The internet and social networks played a key role in popular uprisings across the world suggesting their powerful role in the globalization process, professor and sociologist Manuel Castells said on Tuesday.
"The use of the internet and mobile communications networks is essential and fundamental [for the social movements]. Without the internet these movements would not exist. These social movements are firstly based on the internet," Castells told the International Future Media Forum in Moscow.
As these movements were organized through social networks, they can afford no command control center and any form of leadership as well as no central structure.
Among other common features which unites all protests and uprisings that happened in the last two years, in the Middle East states, in the United States, and in Russia, is that the movements started in the social networks, led to occupying public sites as Wall Street in New York or the monument to Kazakh poet Abai Qunanbaiuli in Moscow to "form some state of autonomy" there, he said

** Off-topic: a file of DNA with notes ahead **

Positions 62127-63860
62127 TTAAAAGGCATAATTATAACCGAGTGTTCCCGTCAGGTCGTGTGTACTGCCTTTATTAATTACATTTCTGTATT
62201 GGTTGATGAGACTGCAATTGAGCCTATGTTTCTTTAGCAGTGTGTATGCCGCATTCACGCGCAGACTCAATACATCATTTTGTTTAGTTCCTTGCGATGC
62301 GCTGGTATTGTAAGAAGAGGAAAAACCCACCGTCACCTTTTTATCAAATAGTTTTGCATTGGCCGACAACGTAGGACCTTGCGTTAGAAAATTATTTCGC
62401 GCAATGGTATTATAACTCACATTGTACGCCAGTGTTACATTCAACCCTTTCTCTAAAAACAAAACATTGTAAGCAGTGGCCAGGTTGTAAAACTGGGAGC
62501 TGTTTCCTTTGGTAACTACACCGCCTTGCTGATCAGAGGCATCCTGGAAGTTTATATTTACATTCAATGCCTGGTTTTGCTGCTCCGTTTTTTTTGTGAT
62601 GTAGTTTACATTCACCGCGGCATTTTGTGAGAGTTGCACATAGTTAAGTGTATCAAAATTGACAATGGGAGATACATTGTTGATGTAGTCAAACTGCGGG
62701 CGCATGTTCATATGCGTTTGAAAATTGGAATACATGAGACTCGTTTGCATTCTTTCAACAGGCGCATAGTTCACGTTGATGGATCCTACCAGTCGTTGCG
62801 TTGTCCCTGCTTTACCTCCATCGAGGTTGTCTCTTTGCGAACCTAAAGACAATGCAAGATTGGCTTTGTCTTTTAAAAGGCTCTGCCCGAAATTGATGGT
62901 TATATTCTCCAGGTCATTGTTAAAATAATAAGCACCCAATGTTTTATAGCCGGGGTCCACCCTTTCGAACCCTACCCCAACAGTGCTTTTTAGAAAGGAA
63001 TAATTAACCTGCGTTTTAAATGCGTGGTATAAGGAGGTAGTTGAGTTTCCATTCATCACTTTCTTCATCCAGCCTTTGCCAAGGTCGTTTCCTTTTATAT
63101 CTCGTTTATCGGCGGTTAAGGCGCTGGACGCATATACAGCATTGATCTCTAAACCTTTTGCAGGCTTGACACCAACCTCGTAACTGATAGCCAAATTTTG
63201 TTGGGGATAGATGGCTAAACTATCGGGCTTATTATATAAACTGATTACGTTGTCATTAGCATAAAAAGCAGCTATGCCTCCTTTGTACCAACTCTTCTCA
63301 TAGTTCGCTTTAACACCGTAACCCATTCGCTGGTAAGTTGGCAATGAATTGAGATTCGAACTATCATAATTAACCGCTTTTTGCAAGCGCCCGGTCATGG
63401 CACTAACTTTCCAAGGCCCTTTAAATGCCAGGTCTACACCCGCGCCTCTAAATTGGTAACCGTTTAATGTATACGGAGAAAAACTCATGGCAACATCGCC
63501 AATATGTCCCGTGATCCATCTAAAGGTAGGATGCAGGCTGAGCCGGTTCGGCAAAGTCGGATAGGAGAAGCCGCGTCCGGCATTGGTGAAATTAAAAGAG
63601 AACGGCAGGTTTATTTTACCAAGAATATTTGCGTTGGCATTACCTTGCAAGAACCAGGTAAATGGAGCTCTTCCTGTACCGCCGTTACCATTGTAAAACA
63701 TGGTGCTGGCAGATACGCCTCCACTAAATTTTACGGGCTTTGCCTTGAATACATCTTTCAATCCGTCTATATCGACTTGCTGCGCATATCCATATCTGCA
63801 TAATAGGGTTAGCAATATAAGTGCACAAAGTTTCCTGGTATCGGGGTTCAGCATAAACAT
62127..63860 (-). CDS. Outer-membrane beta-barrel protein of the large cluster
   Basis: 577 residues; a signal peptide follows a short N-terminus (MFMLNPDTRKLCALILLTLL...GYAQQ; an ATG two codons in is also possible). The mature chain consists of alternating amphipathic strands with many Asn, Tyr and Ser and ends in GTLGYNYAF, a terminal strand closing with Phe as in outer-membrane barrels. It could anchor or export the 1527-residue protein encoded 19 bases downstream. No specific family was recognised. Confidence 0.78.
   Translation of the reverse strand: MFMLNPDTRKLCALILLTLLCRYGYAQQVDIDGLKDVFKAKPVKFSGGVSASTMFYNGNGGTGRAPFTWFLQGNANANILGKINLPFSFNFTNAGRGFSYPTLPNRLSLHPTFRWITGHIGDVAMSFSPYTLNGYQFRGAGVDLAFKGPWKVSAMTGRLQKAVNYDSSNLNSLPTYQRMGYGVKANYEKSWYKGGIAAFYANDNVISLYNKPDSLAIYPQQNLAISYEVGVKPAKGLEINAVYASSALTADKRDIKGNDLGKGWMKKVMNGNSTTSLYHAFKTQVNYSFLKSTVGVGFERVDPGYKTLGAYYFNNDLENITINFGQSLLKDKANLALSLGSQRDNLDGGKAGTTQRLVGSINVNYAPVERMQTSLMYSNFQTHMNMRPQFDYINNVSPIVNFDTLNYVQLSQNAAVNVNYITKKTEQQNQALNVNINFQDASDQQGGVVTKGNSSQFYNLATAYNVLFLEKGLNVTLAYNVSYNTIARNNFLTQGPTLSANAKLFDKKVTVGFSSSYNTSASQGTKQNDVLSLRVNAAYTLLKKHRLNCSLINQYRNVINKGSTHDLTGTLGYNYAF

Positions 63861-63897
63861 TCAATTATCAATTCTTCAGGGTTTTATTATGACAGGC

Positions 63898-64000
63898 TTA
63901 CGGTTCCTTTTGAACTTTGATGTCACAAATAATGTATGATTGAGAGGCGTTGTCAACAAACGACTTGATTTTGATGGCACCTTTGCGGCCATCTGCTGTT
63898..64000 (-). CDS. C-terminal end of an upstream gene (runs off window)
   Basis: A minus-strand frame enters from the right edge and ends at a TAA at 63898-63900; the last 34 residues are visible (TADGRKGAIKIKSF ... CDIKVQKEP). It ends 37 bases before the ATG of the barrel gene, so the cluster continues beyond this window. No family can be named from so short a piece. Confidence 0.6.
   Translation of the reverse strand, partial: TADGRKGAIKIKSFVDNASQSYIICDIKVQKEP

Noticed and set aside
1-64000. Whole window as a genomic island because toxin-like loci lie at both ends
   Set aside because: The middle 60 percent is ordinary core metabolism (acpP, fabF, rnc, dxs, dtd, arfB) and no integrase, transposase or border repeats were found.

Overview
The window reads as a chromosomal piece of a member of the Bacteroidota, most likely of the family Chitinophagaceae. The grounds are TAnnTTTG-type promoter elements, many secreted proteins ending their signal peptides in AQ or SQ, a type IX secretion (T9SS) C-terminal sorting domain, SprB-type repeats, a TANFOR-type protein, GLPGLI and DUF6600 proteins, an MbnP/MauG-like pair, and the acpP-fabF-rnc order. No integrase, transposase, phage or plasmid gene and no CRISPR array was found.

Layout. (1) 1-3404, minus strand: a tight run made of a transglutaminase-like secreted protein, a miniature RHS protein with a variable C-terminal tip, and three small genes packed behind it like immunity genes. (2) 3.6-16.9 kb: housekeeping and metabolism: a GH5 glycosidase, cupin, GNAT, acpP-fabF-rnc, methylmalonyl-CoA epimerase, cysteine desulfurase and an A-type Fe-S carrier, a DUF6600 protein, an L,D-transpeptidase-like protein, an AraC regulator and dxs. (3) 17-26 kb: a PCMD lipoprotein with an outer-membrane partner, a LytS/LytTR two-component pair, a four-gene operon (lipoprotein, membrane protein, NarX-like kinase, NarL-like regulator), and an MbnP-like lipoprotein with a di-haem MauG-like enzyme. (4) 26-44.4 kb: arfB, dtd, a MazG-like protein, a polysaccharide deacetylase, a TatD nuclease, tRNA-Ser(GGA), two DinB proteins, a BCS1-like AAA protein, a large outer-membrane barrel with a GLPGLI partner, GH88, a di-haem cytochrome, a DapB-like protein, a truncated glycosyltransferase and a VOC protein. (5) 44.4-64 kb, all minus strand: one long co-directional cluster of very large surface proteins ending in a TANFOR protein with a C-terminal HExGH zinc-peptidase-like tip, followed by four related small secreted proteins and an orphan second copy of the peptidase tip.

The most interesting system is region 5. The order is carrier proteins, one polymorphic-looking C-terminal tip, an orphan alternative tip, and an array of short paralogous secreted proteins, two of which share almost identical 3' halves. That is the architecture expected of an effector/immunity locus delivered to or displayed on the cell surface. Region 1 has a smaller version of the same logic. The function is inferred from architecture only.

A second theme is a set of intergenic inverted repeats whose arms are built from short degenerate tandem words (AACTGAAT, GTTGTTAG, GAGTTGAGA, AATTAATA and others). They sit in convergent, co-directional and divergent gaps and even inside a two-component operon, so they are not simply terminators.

As these movements are local and global at the same time, they, largely spontaneous in all cases, seriously influence public opinions and propose new forms of democracy, Castells added.
"They want to show: what we have [now] does not work, what we have is not democracy. What we could have, they are trying ... to practice it, to create new forms of democracy," the professor said.
"[As] the quality of democracy is now being disputed, only if the institutions all over the world, and in Russia as well, accept to open up for debates with the citizens, only then the democracy will be able to express peaceful demands of the civil society," Castells also said.